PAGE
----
“I called and made an appointment with the counselor I’d gone to during the last year of teaching high school about my relationship with my father. The counselor who had absolutely no idea what I’d been keeping from him.
I had chosen the counselor carefully. He had worked on some research and writing projects with my favorite professor from college. I knew he had the credentials in psychology, he was a Christian, and my favorite professor trusted him. I thought maybe I could trust him, too. But I didn’t know how he would react. He might react with the same facial expressions I had seen on preachers’ faces from the pulpit, looks of disgust, as though they couldn’t stand the thought of being near someone “like that.” He might not want to deal with me and refer me to someone else.
I had to take the chance. I had to tell someone.
On a bitter cold, snowy day, with ice on the roads and a small voice telling me to run the car off the side of the road and no one would be the wiser, I drove three hours to his office in north Dallas. My heart pounded as I approached the door, praying I wouldn’t see anyone I knew as I walked into the waiting room.
As I pushed open the door and entered the waiting room, the first person I saw was a guy I had gone to college with and hadn’t seen in fifteen years. He looked up from the magazine he was reading and smiled. Then looked away, probably as embarrassed at being seen there as I was. Then I turned to the receptionist and couldn’t believe it. There sat the former youth minister’s wife from my home church twenty-five years before, the woman who had stood with me as I dried off after my baptism saying over and over, “Oh, sweet girl. Oh, sweet girl.” Just as she greeted me, her husband, now one of the psychologists in the office, walked in. I was scared half to death. These people had known and loved me since I was a little girl. Would they still love me if they knew?
My paranoia also told me I had a label that instantly exposed me to everyone in the room. As though, like Hester Prynne’s scarlet letter “A,” I wore an “H” for homosexual emblazoned on my chest. If anyone found out that I was seeking a counselor to talk about an attraction to my own gender, oh my. What would they think?
I remember a lot of things about that day—the day I first told someone I liked girls. I remember the office we were in and where I was sitting. I remember what I was wearing. But I don’t remember what he said to me in response to my declaration. In fact, I don’t think he said much of anything. Mostly he just listened. The expression on his face never changed. His countenance never grew cold or resistant. He remained warm and inviting, as though nothing I said shocked him. As though he felt no revulsion toward me at all.
Scary as it was, I felt a great sense of freedom in finally telling someone. Nothing instantly changed inside me. I still had no idea what to do with all those feelings. But at least now it wasn’t my own secret.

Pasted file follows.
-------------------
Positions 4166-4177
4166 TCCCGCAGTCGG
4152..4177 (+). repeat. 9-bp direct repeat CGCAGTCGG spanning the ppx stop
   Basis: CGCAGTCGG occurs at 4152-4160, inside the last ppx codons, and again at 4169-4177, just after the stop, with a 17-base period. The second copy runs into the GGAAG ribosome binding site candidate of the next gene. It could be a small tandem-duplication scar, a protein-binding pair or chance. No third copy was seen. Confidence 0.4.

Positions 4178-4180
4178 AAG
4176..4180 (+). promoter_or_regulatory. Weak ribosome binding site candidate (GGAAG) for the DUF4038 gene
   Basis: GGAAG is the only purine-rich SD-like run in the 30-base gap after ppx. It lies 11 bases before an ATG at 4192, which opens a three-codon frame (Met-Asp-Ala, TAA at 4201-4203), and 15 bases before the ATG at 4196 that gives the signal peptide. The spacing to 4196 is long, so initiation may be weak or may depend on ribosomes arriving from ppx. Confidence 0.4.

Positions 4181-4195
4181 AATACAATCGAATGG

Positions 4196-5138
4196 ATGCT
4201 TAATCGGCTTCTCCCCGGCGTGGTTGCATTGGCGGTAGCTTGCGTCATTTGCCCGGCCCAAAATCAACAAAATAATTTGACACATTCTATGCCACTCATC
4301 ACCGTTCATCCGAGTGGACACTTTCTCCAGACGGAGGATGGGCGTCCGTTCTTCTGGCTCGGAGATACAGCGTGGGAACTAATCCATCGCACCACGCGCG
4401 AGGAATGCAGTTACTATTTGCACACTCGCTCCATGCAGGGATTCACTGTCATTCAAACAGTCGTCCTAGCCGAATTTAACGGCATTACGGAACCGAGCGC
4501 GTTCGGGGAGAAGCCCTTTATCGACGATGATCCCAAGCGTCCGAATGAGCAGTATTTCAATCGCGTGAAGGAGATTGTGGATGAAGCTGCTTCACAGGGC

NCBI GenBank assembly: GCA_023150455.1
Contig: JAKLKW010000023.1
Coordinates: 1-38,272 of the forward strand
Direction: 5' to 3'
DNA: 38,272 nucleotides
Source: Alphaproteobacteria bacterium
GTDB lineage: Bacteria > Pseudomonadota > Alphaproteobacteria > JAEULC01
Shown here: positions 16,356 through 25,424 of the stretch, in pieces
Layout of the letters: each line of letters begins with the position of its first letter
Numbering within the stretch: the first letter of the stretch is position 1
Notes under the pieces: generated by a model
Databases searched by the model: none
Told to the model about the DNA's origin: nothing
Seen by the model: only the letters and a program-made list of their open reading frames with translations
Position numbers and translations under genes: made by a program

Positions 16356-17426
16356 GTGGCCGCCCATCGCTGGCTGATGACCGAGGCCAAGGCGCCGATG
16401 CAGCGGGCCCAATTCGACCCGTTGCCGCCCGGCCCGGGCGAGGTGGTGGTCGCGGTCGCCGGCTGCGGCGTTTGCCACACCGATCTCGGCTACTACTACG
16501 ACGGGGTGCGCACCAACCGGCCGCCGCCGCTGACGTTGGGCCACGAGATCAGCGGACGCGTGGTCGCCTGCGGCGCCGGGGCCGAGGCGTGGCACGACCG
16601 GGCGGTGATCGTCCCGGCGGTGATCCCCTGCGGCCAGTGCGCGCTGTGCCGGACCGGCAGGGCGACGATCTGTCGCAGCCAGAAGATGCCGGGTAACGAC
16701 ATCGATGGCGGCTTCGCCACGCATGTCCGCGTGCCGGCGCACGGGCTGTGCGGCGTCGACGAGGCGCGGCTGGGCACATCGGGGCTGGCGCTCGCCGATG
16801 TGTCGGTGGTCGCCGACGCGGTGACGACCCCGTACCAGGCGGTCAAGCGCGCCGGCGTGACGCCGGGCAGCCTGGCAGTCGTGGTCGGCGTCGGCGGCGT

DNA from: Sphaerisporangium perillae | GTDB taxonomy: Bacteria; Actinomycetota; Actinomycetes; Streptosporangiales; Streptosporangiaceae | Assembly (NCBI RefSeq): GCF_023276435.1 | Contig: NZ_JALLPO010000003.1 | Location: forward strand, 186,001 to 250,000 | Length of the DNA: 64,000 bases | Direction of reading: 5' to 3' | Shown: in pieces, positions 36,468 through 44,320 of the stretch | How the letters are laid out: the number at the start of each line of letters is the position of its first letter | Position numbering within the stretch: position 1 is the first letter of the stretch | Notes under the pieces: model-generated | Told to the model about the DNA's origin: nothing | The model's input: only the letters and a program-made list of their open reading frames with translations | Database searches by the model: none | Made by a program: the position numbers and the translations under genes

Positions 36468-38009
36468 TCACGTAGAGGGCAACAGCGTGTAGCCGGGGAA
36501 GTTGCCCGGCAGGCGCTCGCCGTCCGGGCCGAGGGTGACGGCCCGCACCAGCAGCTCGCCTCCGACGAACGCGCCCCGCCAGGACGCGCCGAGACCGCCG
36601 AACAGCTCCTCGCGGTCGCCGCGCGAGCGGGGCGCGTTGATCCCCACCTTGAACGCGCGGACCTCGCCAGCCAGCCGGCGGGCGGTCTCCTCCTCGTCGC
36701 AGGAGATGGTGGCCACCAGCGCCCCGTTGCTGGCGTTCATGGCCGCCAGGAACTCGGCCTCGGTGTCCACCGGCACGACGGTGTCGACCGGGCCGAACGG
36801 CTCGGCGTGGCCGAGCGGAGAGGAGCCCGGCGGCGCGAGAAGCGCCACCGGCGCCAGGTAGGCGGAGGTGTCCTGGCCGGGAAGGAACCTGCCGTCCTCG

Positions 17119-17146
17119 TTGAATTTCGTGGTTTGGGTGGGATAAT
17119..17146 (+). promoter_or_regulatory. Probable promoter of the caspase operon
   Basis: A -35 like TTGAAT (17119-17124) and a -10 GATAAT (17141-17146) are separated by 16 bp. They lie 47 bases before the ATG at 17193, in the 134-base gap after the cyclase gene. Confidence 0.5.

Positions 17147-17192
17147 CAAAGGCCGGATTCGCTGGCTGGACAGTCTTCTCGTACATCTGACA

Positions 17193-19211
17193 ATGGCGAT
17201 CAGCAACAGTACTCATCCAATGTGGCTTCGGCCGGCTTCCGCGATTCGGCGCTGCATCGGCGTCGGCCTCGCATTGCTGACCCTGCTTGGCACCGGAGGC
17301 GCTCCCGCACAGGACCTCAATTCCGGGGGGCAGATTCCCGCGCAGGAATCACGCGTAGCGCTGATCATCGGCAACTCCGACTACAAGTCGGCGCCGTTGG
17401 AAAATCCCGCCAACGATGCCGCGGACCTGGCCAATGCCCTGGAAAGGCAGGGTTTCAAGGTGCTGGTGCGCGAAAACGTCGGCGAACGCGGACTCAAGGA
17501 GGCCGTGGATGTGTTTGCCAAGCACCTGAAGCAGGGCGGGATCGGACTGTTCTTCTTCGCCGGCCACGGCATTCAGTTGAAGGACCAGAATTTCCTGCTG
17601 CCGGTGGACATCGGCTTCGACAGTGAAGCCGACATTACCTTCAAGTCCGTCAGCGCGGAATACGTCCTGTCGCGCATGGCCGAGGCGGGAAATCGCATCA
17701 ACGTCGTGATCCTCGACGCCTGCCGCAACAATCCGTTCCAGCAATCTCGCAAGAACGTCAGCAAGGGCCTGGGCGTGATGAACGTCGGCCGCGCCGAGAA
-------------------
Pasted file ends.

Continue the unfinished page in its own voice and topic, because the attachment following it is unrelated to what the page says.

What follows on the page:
We talked for a couple of hours that morning, and not only did he not walk away, he invited me to come back for a couple more hours that afternoon. Although I was relieved to be welcomed back, I couldn’t help but wonder if that meant that I was really screwed up!
And I am.
But no more than all the rest of us.
That happened over sixteen years ago and since that time I’ve had the opportunity to share that secret of mine with thousands of people all over the world. I wouldn’t have had the courage to do that if I hadn’t found a safe place to pour my heart out that very first time. What would’ve happened if he had not responded so warmly? What if the gentle smile and the kindness of his eyes had been replaced by a wrinkled brow and no smile? Or worse yet, what if he hadn’t looked at me at all?
David Lewis & Sally Gary in David’s office at Lake Highlands Church, 1999.
I don’t think he knew all the answers at that moment. But what he did know is that having all the answers as to how to “fix” me wasn’t what I needed. He knew it was more important to listen. If nothing else, to be willing to absorb some of the agonizing pain of carrying an unbearable secret for most of my life. Most importantly, he knew Jesus. He knew how to look at me through the eyes of Christ, to listen with the Good Shepherd’s heart of compassion, and to extend the same hospitality to me that he himself had received. Never once did he tell me what he thought about homosexuality. Never once did he quote Scripture to me in that first meeting. In the weeks and months and years ahead, we never ever looked at the passages in Genesis or Leviticus or Romans or 1 Corinthians or 1 Timothy. Because I knew they were there. And he was wise enough to meet me where I hurt, just as Jesus did for all those he encountered.
When I left the office that day I didn’t have any answers. He didn’t give me any assignments. I wasn’t given any books to read. In a way it would’ve been nice to have those things, because that was the way part of me has been wired—to think my way out of difficulties, to find a rational, academic solution to the problem, to critically analyze and outline the answer to the question. But that wasn’t what I needed right then—if ever.
What I needed was to tell someone who would listen. With his heart.”
Loves God, Likes Girls, 207-210